Robert Jordan, former US ambassador to Saudi Arabia, said that "Certainly Saudi Arabia has had a corruption problem for many years. I think the population, especially, has been very unhappy with princes coming in and grabbing business deals, with public funds going to flood control projects that never seem to get built... I would also say it's a classical power grab move sometimes to arrest your rivals, your potential rivals under the pretext of corruption".
A Eurasia Group director states that "Mohammed bin Salman is in effect taking steps to separate the Al Saud family from the state...The process of destroying old elite networks that monopolized access to profitable contracts bodes well for the business environment."[unreliable source?]
US President Trump expressed support for the move, tweeting "I have great confidence in King Salman and the Crown Prince of Saudi Arabia, they know exactly what they are doing....Some of those they are harshly treating have been “milking” their country for years!" French President Macron, who visited Riyadh days after the purge, when asked about the purge "This is not the role of a president, and similarly I would not expect a leader of a foreign country to come and infringe on domestic matters," Macron said.
Mohammad bin Salman established himself as the chairman of the Prince Mohammad bin Salman Foundation, otherwise known as MiSK, which puts in place activities empowering and enabling the younger generation, in line with Vision 2030’s goals of a more developed nation. The foundation was a partner of the 9th UNESCO Youth Forum for Change in 2015. In 2017, the with Vision 2030 goals aligned new city, Neom was announced.
The foundation focuses on the country's youth and provides different means of fostering talent, creative potential, and innovation in a healthy environment that offers opportunities in arts and sciences. The foundation pursues these goals by establishing programs and partnering with local and global organizations. It intends to develop intellectual capability in youth, as well as unlock the potential of all Saudi people. Saudi journalists traveling with Prince Mohammed on foreign delegations have been paid up to $100,000 in cash.
In late 2015, Prince Mohammad attended a meeting between King Salman and U.S. President Barack Obama, where the prince broke protocol to deliver a monologue criticizing U.S. foreign policy. In addition, when Prince bin Salman announced an anti-terrorist military alliance of Islamic countries in December 2015, some of the countries involved said they had not been consulted.
On 10 January 2016, The Independent reported that "the BND, the German intelligence agency, portrayed...Saudi defence minister and Deputy Crown Prince Mohammad bin Salman...as a political gambler who is destabilising the Arab world through proxy wars in Yemen and Syria." German officials reacted to the BND’s memo, saying the published statement "is not the position of the federal government".
During the Saudi-led intervention in Yemen, thousands of civilians were reportedly killed in a major bombing campaign, prompting accusations of war crimes in the intervention. So far, the war has already cost the kingdom tens of billions of dollars and destroyed much of Yemen's infrastructure but failed to dislodge the Shiite Houthi rebels and their allies from the Yemeni capital.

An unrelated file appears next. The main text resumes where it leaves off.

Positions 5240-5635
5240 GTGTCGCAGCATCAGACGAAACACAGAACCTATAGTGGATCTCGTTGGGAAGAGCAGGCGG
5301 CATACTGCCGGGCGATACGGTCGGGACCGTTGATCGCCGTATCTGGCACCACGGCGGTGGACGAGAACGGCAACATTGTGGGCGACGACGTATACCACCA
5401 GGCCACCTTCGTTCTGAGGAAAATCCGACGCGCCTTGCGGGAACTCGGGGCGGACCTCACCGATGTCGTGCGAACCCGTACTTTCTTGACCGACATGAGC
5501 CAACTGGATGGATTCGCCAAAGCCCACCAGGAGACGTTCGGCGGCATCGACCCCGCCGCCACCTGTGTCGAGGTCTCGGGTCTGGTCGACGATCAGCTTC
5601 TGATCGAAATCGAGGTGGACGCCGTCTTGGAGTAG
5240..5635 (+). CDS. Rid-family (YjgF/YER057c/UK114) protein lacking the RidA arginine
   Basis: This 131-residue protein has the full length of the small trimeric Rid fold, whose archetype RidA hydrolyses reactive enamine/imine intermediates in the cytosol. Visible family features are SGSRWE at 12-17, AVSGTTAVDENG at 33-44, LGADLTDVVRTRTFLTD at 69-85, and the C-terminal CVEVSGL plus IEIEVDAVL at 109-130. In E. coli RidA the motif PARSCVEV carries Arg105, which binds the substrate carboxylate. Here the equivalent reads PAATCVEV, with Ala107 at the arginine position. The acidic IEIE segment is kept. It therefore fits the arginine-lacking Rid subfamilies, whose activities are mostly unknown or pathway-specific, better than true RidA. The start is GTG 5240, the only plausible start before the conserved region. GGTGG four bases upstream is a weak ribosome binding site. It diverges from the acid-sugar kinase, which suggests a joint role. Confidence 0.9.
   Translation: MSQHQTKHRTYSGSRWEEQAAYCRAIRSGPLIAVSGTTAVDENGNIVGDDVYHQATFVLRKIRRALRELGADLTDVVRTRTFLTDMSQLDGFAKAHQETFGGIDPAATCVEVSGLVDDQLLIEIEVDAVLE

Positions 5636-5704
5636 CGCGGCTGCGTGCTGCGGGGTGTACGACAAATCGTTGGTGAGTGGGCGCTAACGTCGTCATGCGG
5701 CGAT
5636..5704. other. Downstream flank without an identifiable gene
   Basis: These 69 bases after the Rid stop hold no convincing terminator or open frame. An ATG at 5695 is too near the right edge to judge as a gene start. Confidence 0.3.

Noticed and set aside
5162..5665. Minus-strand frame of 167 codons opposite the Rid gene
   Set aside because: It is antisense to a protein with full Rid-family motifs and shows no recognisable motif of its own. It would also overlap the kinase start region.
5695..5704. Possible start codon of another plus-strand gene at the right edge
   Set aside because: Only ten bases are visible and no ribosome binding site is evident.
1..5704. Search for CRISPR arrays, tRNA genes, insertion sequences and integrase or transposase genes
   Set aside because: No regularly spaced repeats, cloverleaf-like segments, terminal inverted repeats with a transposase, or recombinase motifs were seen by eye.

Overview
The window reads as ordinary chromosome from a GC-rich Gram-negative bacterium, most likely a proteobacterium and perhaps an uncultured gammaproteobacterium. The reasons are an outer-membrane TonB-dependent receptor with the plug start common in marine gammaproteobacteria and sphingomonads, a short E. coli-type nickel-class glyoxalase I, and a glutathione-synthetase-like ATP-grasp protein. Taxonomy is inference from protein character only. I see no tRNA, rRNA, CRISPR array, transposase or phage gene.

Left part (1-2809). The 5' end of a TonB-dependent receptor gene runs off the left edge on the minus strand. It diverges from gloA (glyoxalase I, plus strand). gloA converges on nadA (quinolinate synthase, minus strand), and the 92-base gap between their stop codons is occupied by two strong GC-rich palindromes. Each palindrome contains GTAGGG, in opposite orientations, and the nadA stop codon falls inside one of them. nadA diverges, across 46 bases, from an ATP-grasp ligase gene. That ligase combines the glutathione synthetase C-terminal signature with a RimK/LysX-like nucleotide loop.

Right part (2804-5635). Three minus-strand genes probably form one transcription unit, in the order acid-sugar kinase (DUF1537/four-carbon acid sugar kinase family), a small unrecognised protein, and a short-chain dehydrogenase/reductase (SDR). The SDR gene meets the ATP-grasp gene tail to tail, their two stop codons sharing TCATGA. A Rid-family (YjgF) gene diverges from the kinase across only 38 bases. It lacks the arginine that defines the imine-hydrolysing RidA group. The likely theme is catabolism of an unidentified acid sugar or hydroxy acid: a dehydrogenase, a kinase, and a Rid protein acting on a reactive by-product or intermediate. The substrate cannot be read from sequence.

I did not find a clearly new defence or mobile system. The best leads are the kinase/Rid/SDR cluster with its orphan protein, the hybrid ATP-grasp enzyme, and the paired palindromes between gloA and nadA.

Mohammad bin Salman has been criticised for his purchase of a French château and luxury yacht, while at the same time "leading a sweeping crackdown on corruption and self-enrichment by the Saudi elite" and demanding fiscal austerity within Saudi Arabia.
Mohammad bin Salman has a princely lifestyle. In 2015, he purchased the Italian-built and Bermuda-registered yacht Serene from Russian vodka tycoon Yuri Shefler for €500 million. In 2017 he bought the Château Louis XIV located near Versailles in France for $301,000,000 ($304 million as of 2017).
Mohammad has travelled extensively around the world, meeting with politicians, business leaders and celebrities. In June 2016, he travelled to Silicon Valley and met key people in the US high tech industry, including Facebook founder Mark Zuckerberg.
Mohammad bin Salman married Princess Sarah bint Mashhoor bin Abdulaziz Al Saud in 2008. They have four children.
|Ancestors of Mohammad bin Salman|
- Salman bin Abdulaziz Al Saud
- MiSK Foundation
- Vision 2030
- Council of Economic and Development Affairs
Notes and references
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|Wikimedia Commons has media related to Mohammad bin Salman Al Saud.|
- Saudi Deputy Crown Prince: The War Will Be Waged in Iran, Not Saudi Arabia; No to Direct Dialogue with Iran, MEMRI TV, 2017
- Saudi King’s Son Plotted Effort to Oust His Rival New York Times
Prince Muhammad bin Nayef
|First Deputy Prime Minister
21 June 2017 – present
Prince Muhammad bin Nayef
|Second Deputy Prime Minister
29 April 2015 – 21 June 2017
Prince Salman bin Abdulaziz Al Saud
|Minister of Defence
23 January 2015 – present
|Chief of the Royal Court
23 January 2015 – present
|Saudi Arabian royalty|
Prince Muhammad bin Nayef
|Deputy Crown Prince of Saudi Arabia
29 April 2015 – 21 June 2017
Prince Muhammad bin Nayef
|Crown Prince of Saudi Arabia
21 June 2017 – present